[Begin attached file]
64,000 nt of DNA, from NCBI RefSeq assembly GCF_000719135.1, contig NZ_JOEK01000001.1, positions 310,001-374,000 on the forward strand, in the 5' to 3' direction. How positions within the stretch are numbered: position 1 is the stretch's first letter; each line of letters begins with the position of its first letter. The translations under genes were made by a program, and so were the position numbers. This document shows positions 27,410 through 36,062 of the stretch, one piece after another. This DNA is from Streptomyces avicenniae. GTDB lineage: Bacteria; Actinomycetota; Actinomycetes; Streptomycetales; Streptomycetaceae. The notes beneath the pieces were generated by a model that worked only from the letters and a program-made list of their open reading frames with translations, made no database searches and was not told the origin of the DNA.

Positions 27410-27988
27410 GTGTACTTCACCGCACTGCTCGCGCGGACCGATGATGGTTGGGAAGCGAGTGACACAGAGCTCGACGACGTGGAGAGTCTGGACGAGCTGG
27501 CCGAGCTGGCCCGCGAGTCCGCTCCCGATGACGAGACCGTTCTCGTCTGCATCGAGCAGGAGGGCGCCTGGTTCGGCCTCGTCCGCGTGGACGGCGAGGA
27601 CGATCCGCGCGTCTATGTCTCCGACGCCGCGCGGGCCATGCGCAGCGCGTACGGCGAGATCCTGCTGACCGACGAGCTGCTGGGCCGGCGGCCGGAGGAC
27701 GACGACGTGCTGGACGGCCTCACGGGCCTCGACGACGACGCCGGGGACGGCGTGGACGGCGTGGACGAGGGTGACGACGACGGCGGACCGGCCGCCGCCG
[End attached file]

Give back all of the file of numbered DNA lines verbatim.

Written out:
64,000 nt of DNA, from NCBI RefSeq assembly GCF_000719135.1, contig NZ_JOEK01000001.1, positions 310,001-374,000 on the forward strand, in the 5' to 3' direction. How positions within the stretch are numbered: position 1 is the stretch's first letter; each line of letters begins with the position of its first letter. The translations under genes were made by a program, and so were the position numbers. This document shows positions 27,410 through 36,062 of the stretch, one piece after another. This DNA is from Streptomyces avicenniae. GTDB lineage: Bacteria; Actinomycetota; Actinomycetes; Streptomycetales; Streptomycetaceae. The notes beneath the pieces were generated by a model that worked only from the letters and a program-made list of their open reading frames with translations, made no database searches and was not told the origin of the DNA.

Positions 27410-27988
27410 GTGTACTTCACCGCACTGCTCGCGCGGACCGATGATGGTTGGGAAGCGAGTGACACAGAGCTCGACGACGTGGAGAGTCTGGACGAGCTGG
27501 CCGAGCTGGCCCGCGAGTCCGCTCCCGATGACGAGACCGTTCTCGTCTGCATCGAGCAGGAGGGCGCCTGGTTCGGCCTCGTCCGCGTGGACGGCGAGGA
27601 CGATCCGCGCGTCTATGTCTCCGACGCCGCGCGGGCCATGCGCAGCGCGTACGGCGAGATCCTGCTGACCGACGAGCTGCTGGGCCGGCGGCCGGAGGAC
27701 GACGACGTGCTGGACGGCCTCACGGGCCTCGACGACGACGCCGGGGACGGCGTGGACGGCGTGGACGAGGGTGACGACGACGGCGGACCGGCCGCCGCCG